The last session I attended, at 6, was by Alex Macris of Themis Group, about "gamer snacks". What he meant was the equivalent of casual games, but written for hard-core gamers rather than "for your mother". Runescape and Travian were two games he particularly discussed. This is really interesting information for students, who aren't likely to find an immediate place at a AAA list company, but who don't want to make games "for my mother". I had not ralized how many of these games exist, and Macris gave his formula for what makes them popular, the "3 Cs", cumulative (what you do affects you in later sessions, unlike casual games), competitive, contextual (metagame exists). He used the example of his own company's "advergame" for Heroes of Might and Magic V (http://www.heroesmini.com/), which turned out to be more popular, perhaps, than the actual video game. Fascinating.
I didn't stay for the 7 PM "how to break-in" panel with developers.
24 January IGDA meeting: something like 230 people were registered, and it was CROWDED. There were two talks, one about the networking/server aspects of running games online, that I went to, and one about "next-generation narrative". As the speaker for the latter spoke at Wake (I have the DVD, haven't watched) and has written a book, I went to the former. This was especially interesting because Emergent, the host and the company the speaker works for, is mainly known for the Gamebryo engine that is used by such games as Civ IV and Morrowind. The speaker is chief architect for it, and his interest is in making it useful to people who are developing massively multiplayer online games. MMO cost vast amounts to produce ($50 million plus), and having an engine that efficiently provides the online connection (and update capability) would be very valuable.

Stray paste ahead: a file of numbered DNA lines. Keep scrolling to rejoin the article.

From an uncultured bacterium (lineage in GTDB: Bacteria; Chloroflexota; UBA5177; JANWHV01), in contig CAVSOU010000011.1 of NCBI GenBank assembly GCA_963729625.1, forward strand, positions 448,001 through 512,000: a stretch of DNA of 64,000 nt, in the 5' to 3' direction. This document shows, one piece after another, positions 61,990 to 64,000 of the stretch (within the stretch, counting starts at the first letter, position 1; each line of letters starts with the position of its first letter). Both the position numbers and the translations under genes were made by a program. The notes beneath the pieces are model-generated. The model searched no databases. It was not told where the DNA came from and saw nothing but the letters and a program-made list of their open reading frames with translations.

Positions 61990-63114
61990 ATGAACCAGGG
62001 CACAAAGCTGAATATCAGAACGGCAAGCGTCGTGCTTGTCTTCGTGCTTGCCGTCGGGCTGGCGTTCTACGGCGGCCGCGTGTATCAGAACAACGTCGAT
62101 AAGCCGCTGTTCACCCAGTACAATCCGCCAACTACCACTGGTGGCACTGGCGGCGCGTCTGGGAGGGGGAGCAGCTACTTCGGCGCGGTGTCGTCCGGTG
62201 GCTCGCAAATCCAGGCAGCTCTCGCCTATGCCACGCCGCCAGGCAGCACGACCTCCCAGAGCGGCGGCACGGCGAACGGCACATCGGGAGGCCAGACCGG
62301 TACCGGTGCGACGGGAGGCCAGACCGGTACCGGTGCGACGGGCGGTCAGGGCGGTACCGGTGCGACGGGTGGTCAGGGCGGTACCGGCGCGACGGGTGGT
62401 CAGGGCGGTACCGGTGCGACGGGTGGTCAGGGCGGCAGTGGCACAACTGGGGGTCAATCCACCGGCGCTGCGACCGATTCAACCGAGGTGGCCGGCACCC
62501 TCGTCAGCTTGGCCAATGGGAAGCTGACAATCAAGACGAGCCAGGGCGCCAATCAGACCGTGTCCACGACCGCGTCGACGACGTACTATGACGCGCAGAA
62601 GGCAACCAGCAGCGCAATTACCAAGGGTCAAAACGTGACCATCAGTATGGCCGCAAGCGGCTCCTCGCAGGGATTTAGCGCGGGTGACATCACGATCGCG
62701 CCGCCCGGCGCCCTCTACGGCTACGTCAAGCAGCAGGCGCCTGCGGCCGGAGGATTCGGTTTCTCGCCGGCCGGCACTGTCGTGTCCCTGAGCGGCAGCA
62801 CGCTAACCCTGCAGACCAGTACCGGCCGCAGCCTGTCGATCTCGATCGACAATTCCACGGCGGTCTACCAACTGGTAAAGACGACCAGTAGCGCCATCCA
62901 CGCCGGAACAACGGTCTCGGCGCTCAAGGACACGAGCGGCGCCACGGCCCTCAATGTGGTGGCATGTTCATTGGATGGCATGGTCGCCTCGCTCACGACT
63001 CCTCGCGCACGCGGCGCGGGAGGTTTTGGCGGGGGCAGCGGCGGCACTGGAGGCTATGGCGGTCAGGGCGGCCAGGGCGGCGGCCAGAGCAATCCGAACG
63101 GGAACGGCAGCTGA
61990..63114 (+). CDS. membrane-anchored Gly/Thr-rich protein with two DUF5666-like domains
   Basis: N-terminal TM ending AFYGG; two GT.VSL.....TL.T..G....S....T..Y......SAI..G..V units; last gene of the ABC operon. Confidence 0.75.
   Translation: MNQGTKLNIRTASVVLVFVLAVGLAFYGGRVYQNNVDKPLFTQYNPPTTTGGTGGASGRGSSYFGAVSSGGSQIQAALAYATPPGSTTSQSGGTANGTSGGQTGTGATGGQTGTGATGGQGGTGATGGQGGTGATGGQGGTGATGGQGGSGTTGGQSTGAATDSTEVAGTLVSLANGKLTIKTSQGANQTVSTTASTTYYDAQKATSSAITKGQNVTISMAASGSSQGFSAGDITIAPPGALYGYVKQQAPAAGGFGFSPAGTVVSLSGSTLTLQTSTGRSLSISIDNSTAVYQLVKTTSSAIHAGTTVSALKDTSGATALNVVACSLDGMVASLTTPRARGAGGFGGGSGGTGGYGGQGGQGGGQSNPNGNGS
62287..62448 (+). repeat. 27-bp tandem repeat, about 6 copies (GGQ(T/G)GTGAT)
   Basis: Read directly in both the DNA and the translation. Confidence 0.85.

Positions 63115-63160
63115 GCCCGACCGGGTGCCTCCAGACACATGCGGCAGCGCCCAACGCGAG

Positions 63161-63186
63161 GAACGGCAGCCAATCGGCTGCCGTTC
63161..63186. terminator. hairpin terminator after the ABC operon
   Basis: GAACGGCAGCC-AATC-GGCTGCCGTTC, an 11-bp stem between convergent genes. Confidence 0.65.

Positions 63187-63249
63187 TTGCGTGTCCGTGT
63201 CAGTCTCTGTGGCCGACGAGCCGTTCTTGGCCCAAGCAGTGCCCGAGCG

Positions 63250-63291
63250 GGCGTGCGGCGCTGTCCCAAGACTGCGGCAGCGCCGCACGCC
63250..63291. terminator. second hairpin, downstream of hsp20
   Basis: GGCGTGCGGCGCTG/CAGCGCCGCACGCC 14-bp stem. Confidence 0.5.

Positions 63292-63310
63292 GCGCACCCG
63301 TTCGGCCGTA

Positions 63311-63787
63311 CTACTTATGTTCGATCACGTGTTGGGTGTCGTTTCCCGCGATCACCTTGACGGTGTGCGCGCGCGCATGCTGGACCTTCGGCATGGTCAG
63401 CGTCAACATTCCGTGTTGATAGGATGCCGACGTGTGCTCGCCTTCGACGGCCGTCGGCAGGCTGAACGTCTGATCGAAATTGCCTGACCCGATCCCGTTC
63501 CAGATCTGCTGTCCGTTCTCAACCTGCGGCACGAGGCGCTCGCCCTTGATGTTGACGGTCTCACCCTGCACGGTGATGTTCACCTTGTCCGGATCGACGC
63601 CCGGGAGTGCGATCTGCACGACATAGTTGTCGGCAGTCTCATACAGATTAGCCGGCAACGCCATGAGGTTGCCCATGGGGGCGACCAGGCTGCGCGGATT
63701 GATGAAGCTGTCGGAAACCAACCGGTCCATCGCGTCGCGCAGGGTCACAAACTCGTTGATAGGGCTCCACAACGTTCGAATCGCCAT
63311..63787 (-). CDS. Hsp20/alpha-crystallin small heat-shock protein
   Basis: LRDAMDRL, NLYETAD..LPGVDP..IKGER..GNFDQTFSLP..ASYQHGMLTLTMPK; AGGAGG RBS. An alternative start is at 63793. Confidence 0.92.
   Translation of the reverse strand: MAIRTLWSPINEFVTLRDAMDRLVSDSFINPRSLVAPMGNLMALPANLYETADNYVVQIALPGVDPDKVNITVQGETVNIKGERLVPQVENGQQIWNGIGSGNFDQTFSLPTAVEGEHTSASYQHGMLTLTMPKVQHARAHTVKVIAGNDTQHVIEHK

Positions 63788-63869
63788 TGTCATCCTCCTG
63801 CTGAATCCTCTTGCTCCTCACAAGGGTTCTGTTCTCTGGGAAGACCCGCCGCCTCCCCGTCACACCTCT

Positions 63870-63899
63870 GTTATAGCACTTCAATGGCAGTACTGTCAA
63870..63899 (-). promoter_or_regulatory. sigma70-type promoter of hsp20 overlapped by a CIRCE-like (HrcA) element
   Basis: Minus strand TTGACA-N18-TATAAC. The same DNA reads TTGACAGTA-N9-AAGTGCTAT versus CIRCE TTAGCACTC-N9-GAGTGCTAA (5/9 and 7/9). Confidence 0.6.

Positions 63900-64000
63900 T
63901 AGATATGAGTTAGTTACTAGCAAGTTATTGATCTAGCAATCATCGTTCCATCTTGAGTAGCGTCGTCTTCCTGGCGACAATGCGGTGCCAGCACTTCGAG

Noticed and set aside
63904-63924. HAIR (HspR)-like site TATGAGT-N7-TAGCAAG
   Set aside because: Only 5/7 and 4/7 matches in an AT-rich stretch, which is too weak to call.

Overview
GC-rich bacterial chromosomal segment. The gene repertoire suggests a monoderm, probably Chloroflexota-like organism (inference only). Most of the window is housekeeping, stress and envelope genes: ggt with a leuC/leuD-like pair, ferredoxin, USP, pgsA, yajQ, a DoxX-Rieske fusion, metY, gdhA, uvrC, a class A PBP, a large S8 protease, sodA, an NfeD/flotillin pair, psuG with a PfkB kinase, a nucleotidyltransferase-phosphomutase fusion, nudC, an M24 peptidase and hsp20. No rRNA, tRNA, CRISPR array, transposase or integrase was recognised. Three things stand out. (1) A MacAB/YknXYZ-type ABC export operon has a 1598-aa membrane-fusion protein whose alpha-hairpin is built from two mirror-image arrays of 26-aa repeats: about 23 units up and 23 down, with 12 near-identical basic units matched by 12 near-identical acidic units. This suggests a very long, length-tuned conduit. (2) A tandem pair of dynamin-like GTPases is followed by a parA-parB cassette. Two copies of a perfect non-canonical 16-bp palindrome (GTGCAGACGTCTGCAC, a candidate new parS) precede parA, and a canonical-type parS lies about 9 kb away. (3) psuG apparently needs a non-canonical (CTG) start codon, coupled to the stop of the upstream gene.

Unfortunately, the speaker's original talk was not approved by the Powers That Be in his company, he was giving away too much info, so in the preceding 16 hours he'd made up another talk. And while he described what the problems are with specific examples from online games, and what some solutions are that fall short, he couldn't say what his company's solutions would be! And somehow he'd been told to take 20 minutes instead of 45, so he didn't talk so long (25 minutes). A bit disappointing.